The Samuel-Bassett standard governs NJLAD cases that have been removed to federal court when the court's subject matter jurisdiction is challenged. See Uddin v. Sears, Roebuck & Co., No. 13-6504 (JLL), 2014 WL 316988, at *4 (D.N.J. Jan. 27, 2014). In Uddin, plaintiffs filed suit in the Superior Court of New Jersey against their former employer, Sears, Roebuck & Co., for violations of the NJLAD, asserting that their terminations had been motivated by their religious affiliations. Id. at *1. Defendant Sears removed the case to the District of New Jersey, asserting subject matter jurisdiction. Id. Plaintiffs moved for remand, arguing that Sears had not demonstrated that the amount in controversy had been satisfied, but the court denied their motion. Id. at *1-*2, *6.

In applying the Samuel-Bassett standard described by the Third Circuit in Frederico, the Uddin court set out a process for considering a plaintiff's motion to remand when the motion is based on an alleged inadequate amount in controversy: a court must (1) read the complaint filed in state court to determine if the Morgan or Samuel-Bassett standard applies;[1] (2) consider defendant's notice of removal and plaintiff's complaint to determine if any factual disputes exist affecting jurisdiction and make any necessary findings; (3) apply the legal certainty test to the facts. Id. at *5.

Because there were no factual disputes in Uddin, and the plaintiffs' complaint was silent as to the amount in controversy, the Court applied the Samuel-Bassett standard. Id. at *5. In determining the amount in controversy, the Uddin court considered compensatory damages (including front- and back-pay), punitive damages, and attorney's fees. Id. at *5. Under New Jersey law, punitive damages can total up to five times the amount of compensatory damages. N.J.S.A. 2A:15-5.14(b); Frederico, 507 F.3d at 199. The Third Circuit has noted that attorney's fees can be estimated to be as high as 30% of the final judgment. Frederico, 507 F.3d at 199. The court found that because Mr. Uddin was paid $66, 885.63 in 2012, if he was awarded just two months of back pay, plus punitive damages and attorney's fees, his damages would exceed the jurisdictional threshold of $75, 000. Uddin, 2014 WL 316988, at *5. Accordingly, the Court denied the plaintiffs' motion to remand because it was not satisfied to a legal certainty that plaintiffs could not recover less than the jurisdictional minimum if successful. Id. at *1, *6.

In this case, a review of the Plaintiff's complaint and Corizon's notice of removal does not reveal any factual disputes regarding jurisdictional elements, other than the amount in controversy. Thus, because the Plaintiff did not specifically aver an amount in controversy in her complaint, the Samuel-Bassett standard applies. As such, in order for her case to be remanded, the Plaintiff must demonstrate to a legal certainty that the amount in controversy that she seeks cannot reach $75, 000.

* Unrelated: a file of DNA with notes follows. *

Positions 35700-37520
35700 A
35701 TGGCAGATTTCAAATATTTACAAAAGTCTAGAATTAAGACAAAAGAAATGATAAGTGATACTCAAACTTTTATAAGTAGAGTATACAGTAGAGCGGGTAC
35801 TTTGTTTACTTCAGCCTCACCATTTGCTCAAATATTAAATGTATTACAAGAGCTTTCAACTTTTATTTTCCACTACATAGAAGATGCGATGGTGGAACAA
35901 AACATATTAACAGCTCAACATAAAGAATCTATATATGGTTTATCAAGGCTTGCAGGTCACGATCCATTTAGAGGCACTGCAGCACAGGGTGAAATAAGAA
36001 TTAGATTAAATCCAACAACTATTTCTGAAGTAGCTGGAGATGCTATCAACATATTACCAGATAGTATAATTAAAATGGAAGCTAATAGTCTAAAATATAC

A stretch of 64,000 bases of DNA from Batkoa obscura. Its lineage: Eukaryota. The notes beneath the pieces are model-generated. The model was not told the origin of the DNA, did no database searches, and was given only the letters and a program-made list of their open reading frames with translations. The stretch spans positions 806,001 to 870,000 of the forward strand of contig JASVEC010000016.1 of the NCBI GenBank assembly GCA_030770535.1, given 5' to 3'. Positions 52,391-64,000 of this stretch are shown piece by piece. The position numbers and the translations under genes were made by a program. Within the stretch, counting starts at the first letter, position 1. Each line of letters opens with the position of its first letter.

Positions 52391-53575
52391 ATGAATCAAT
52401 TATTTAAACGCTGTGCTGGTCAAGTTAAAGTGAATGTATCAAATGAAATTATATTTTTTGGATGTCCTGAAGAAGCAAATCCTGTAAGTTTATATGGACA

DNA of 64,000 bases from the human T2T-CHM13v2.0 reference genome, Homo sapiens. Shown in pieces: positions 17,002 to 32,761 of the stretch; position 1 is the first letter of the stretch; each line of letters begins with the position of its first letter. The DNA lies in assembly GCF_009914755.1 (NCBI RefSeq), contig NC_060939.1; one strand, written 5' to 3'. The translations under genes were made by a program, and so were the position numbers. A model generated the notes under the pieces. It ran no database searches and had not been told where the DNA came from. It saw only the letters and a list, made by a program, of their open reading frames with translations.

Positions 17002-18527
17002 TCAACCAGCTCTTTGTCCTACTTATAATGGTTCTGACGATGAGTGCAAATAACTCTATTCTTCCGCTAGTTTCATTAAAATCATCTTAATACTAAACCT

In applying the legal certainty test, the Court must consider the damages alleged by the Plaintiff. Here, the Plaintiff seeks, among other things, (1) compensatory damages for loss of wages and fringe benefits, (2) front- and back-pay, (3) future benefits, (4) loss of earning capacity, (5) damages for emotional and physical distress, damage to reputation, and pain and humiliation, (6) punitive damages, (7) attorney's fees, costs, and interest.

These alleged damages - if awarded - easily exceed $75, 000. Even if the Plaintiff received $10, 000 in lost wages, five times that amount in punitive damages ($50, 000), and 30% of the $60, 000 award in attorney's fees, her final award ($78, 000) would surpass the requisite amount in controversy ($75, 000). This basic calculation does not take into account an array of the requested relief, including future benefits, loss of earning capacity, and damages for emotional and physical distress. In light of this conservative estimate of potential compensatory damages, this Court is not satisfied, to a legal certainty, that the Plaintiff could not attain an award of $75, 000 or more if her suit is successful. As such, remand will not be granted on the basis of inadequate amount in controversy.

B. Unanimity Rule/Fraudulent Joinder